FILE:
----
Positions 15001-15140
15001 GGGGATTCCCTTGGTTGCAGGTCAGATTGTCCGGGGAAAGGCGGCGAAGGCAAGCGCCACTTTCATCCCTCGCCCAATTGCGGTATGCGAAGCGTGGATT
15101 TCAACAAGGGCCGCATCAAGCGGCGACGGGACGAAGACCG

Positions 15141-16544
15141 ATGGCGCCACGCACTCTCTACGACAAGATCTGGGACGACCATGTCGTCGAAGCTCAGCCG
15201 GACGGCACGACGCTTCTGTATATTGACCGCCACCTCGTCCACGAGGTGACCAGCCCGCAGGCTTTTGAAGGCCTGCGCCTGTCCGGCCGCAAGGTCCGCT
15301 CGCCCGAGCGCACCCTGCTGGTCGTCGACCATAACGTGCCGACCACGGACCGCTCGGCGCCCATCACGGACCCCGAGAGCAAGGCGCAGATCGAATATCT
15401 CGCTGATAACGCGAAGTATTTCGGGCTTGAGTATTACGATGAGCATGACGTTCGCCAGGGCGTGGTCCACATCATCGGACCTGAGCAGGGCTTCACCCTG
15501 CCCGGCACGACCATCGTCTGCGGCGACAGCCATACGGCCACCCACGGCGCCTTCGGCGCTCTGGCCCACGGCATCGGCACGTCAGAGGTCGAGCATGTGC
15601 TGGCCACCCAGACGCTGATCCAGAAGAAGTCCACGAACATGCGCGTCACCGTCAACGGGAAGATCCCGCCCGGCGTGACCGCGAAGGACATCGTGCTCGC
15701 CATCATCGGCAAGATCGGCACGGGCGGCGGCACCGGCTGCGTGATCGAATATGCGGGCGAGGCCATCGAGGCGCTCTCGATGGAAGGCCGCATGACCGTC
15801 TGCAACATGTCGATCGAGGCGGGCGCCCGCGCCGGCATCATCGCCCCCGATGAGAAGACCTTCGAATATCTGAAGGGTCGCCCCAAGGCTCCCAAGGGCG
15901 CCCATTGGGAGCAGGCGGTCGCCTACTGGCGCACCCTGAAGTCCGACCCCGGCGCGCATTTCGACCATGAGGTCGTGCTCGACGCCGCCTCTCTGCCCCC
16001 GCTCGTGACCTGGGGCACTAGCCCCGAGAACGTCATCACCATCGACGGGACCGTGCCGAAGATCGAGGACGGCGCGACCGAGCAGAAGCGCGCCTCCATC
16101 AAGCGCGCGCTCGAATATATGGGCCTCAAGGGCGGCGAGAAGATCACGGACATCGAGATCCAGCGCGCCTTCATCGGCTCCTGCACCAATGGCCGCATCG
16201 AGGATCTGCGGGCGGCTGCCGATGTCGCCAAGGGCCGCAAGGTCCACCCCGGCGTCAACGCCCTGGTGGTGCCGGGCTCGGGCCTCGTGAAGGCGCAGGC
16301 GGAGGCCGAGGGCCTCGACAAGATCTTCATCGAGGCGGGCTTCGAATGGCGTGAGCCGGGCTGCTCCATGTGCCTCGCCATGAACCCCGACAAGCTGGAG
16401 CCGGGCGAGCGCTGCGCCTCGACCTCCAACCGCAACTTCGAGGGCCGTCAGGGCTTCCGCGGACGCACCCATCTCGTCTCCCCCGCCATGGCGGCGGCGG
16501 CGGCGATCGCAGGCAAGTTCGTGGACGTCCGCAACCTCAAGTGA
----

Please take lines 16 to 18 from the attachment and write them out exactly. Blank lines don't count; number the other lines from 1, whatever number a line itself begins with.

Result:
16201 AGGATCTGCGGGCGGCTGCCGATGTCGCCAAGGGCCGCAAGGTCCACCCCGGCGTCAACGCCCTGGTGGTGCCGGGCTCGGGCCTCGTGAAGGCGCAGGC
16301 GGAGGCCGAGGGCCTCGACAAGATCTTCATCGAGGCGGGCTTCGAATGGCGTGAGCCGGGCTGCTCCATGTGCCTCGCCATGAACCCCGACAAGCTGGAG
16401 CCGGGCGAGCGCTGCGCCTCGACCTCCAACCGCAACTTCGAGGGCCGTCAGGGCTTCCGCGGACGCACCCATCTCGTCTCCCCCGCCATGGCGGCGGCGG